Innovations such as these are just the tip of the technology iceberg that help SMEs compete with big players. 

Exciting but volatile times

Before we look at changes driven by desire, let’s look at changes that companies are forced to make in order to survive. Today’s businesses are forced to build on shaky ground. The modern business environment is marked by volatility, uncertainty, complexity and ambiguity, or ‘VUCA’. The irony is that technology is both the cause of and the solution to VUCA. When changes are extreme, we have what is known as digital disruption.

Disruption occurs when technology diminishes the relevance of current practices beyond recognition. It refers to a change so dramatic that it has the potential to make or break companies, even to create or destroy entire industries. 

The disruptive effects of technology

Consider how online ticketing portals shrank our dependence on traditional travel agencies, on-demand streaming all but put an end to DVDs (as well as vastly reduced subscriptions to cable and satellite TV services), and e-hailing apps pressured taxi companies to adjust or perish. 

Some industries that have been disrupted overseas have remained relatively stable in this part of the world. This is temporary. Advanced technologies, processes, and ways of thinking are inevitably seeping across our borders.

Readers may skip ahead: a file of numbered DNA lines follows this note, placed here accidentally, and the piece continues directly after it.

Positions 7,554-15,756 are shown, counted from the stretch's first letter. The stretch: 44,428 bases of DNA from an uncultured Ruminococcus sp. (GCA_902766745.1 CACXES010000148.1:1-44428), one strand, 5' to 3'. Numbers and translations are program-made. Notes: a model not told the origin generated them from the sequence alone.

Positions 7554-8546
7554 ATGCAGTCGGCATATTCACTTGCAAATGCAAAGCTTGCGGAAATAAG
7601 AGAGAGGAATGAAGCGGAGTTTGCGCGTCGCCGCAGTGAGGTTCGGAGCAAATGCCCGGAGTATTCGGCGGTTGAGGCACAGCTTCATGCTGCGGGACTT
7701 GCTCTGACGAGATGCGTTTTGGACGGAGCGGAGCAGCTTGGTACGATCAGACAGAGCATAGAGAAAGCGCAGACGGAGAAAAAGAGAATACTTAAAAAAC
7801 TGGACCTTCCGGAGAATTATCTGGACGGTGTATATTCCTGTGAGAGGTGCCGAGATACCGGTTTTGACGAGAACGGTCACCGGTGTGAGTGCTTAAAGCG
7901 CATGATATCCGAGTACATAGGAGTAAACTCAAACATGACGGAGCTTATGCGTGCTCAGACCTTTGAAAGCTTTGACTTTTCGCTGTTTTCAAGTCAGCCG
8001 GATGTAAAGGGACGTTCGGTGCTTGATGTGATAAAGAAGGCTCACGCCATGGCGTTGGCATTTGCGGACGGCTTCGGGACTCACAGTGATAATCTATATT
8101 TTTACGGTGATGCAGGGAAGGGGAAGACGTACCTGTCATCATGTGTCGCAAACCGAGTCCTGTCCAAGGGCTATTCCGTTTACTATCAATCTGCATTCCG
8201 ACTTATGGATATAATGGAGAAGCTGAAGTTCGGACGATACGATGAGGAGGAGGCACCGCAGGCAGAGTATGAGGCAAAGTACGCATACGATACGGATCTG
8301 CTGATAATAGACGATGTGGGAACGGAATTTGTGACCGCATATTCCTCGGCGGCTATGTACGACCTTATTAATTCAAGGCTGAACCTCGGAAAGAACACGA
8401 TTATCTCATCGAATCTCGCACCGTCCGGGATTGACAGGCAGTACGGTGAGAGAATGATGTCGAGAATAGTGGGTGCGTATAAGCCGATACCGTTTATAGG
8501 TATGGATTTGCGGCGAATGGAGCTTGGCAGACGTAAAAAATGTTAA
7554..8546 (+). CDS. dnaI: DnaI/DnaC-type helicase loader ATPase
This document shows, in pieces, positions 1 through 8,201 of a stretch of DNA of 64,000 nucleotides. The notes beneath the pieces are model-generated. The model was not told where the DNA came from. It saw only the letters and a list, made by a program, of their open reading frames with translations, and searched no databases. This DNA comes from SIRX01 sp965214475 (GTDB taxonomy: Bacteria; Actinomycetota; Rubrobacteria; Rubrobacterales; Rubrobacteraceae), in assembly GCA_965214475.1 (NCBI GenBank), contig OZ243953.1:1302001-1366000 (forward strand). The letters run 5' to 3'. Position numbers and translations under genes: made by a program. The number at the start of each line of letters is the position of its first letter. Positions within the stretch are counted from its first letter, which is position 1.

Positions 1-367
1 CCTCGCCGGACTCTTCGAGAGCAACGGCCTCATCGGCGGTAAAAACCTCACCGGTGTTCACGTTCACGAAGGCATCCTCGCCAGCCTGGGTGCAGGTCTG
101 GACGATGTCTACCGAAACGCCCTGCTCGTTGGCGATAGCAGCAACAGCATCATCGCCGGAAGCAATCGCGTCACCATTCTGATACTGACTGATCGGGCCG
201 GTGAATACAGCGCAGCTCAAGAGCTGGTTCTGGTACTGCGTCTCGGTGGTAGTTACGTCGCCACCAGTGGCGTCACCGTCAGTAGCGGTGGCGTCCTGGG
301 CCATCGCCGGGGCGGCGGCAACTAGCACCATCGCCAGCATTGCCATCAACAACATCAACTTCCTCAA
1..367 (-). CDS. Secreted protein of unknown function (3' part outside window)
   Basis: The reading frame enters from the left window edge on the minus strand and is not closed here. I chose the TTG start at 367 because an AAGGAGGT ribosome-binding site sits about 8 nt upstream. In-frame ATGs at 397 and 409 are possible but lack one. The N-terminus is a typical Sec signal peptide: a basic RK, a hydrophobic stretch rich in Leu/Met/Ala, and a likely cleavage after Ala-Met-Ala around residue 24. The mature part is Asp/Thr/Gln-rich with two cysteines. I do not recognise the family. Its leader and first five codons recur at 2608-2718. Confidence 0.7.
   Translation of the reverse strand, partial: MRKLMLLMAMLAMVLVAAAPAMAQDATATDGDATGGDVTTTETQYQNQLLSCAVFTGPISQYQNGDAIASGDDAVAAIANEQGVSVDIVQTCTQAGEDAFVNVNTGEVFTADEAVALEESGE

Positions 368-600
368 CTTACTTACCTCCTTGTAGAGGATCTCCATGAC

With the right technologies, even small companies can reach a global audience with ease.

Feeling the impact close to home

The next few years will see ever greater changes to numerous industries, including retail, security services, construction, banking and financial services, administrative services, business training services, agriculture, and more. How prepared are you?

SMEs make up 97% of our country’s manufacturing companies, and yet, in spite of being an industry with a high potential for automation, most of these businesses still rely on manual labour for over half their processes. How then, will they compete when the industry is disrupted by 3D printing, among others?